Oklahoma Supreme Court hears Catholic charter school case

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CNA Staff, Apr 2, 2024 / 17:35 pm

The Oklahoma Supreme Court heard arguments on Tuesday for a case that will determine if the state can fund a Catholic charter school. 

The case, Drummond v. Oklahoma Statewide Virtual Charter School Board, follows the board’s decision to approve St. Isidore of Seville Catholic Virtual School. The school would become the nation’s first religious charter school.

Charter schools are publicly funded but privately run education institutions that retain autonomy in how they are run while still being publicly accountable.

Republican Attorney General Gentner Drummond argued on Tuesday against the board’s approval of the school. In the lawsuit, filed in October 2023, Drummond argued that the school’s existence is an unconstitutional “harm to religious liberty” that sets a precedent that could require the state to fund a “public charter school teaching Sharia Law.”  

In the lawsuit Drummond declared himself “duty bound to file [the lawsuit] to protect religious liberty and prevent the type of state-funded religion that Oklahoma’s constitutional framers and the founders of our country sought to prevent.”

But supporters argue that refusing to allow the school to operate as a charter school is religious discrimination. 

Alliance Defending Freedom (ADF), a legal organization dedicated to protecting religious freedom, free speech, parental rights, and the sanctity of life, will represent the Statewide Virtual Charter School Board. 

ADF attorneys argue that the state cannot discriminate against St. Isidore’s based on its religious background “by denying public funding to religious schools simply because they are religious.” 

ADF senior counsel Phil Sechler said in an April 1 statement that the U.S. Constitution and Oklahoma’s Religious Freedom Act “both protect St. Isidore’s freedom to operate according to its faith.”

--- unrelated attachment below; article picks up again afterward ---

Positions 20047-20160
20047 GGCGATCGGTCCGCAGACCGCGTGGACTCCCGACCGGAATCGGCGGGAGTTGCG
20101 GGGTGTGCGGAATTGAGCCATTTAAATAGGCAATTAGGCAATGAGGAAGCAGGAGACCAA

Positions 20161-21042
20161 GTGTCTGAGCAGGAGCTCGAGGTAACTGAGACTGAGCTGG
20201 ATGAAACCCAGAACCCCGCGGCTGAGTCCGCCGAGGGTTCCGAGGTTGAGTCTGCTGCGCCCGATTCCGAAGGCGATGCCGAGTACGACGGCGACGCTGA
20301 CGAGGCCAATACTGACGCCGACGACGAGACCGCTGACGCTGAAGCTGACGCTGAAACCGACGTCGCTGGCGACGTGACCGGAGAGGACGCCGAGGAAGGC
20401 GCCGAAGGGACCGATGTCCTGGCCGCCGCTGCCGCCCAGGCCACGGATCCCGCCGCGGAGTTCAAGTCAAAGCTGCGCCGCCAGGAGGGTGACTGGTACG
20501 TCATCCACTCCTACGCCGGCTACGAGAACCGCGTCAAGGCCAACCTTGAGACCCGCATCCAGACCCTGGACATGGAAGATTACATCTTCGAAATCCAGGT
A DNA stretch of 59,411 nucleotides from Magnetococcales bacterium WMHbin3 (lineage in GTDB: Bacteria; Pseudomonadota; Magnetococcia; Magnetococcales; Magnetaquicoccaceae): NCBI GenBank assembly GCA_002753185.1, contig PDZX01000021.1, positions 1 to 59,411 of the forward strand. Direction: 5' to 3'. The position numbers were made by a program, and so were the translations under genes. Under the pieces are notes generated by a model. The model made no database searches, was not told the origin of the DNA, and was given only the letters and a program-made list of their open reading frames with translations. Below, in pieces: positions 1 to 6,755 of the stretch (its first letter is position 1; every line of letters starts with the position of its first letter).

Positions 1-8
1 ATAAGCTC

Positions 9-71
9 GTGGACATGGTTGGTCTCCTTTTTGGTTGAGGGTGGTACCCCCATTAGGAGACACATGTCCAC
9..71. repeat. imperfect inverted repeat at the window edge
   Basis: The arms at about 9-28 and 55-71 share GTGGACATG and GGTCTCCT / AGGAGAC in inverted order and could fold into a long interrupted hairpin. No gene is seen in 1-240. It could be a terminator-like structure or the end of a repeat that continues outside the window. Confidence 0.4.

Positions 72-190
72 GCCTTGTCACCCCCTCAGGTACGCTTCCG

“We urge the state’s high court to reject this legal challenge that discriminates against religion and affirm the constitutionally protected rights of religious groups to be treated the same as their secular counterparts,” he continued.

“Oklahoma parents and children are better off with more choices, not fewer,” he added. 

The Oklahoma case happens in the larger context of the national “school choice” debate and recent U.S. Supreme Court decisions in favor of religious freedom in education. For instance, a 2022 Supreme Court ruling found that Maine couldn’t exclude religious schools from a tuition aid program. Meanwhile, other states have established voucher systems allowing tuition aid for students to attend private religious schools.  

Local Catholic Church leaders have expressed support for the school. Bishop David Konderla of the Diocese of Tulsa promoted the opening of the school as “fully Catholic in its curriculum and mission” in a March 5 letter

“It is the first religious charter school in the nation and will allow us to bring Catholic education to Catholic and non-Catholic students across Oklahoma at no cost to the families,” he continued. 

The school will be largely virtual, but leadership intends to seek out “partner parishes willing to serve as hubs for occasional gatherings of local students,” Konderla explained.

“This new education opportunity will give us the ability to reach families in all corners of our state, especially in rural areas of Oklahoma, which have limited or no Catholic educational options,” he added. “St. Isidore welcomes both Catholic and non-Catholic students who believe this model of education will be a great benefit to them.”

“Legal challenges still exist, but we remain strong in our pursuit of this worthy endeavor,” he noted.  

The ADF will also represent the Oklahoma School Board in a related case, the Oklahoma Parent Legislative Action Committee v. Statewide Virtual Charter School Board.


Kate Quiñones

Kate Quiñones is a staff writer for Catholic News Agency and a fellow of the College Fix. She has been published by the Wall Street Journal, the Denver Catholic Register, and CatholicVote, and she graduated from Hillsdale College. She lives in Colorado with her husband.

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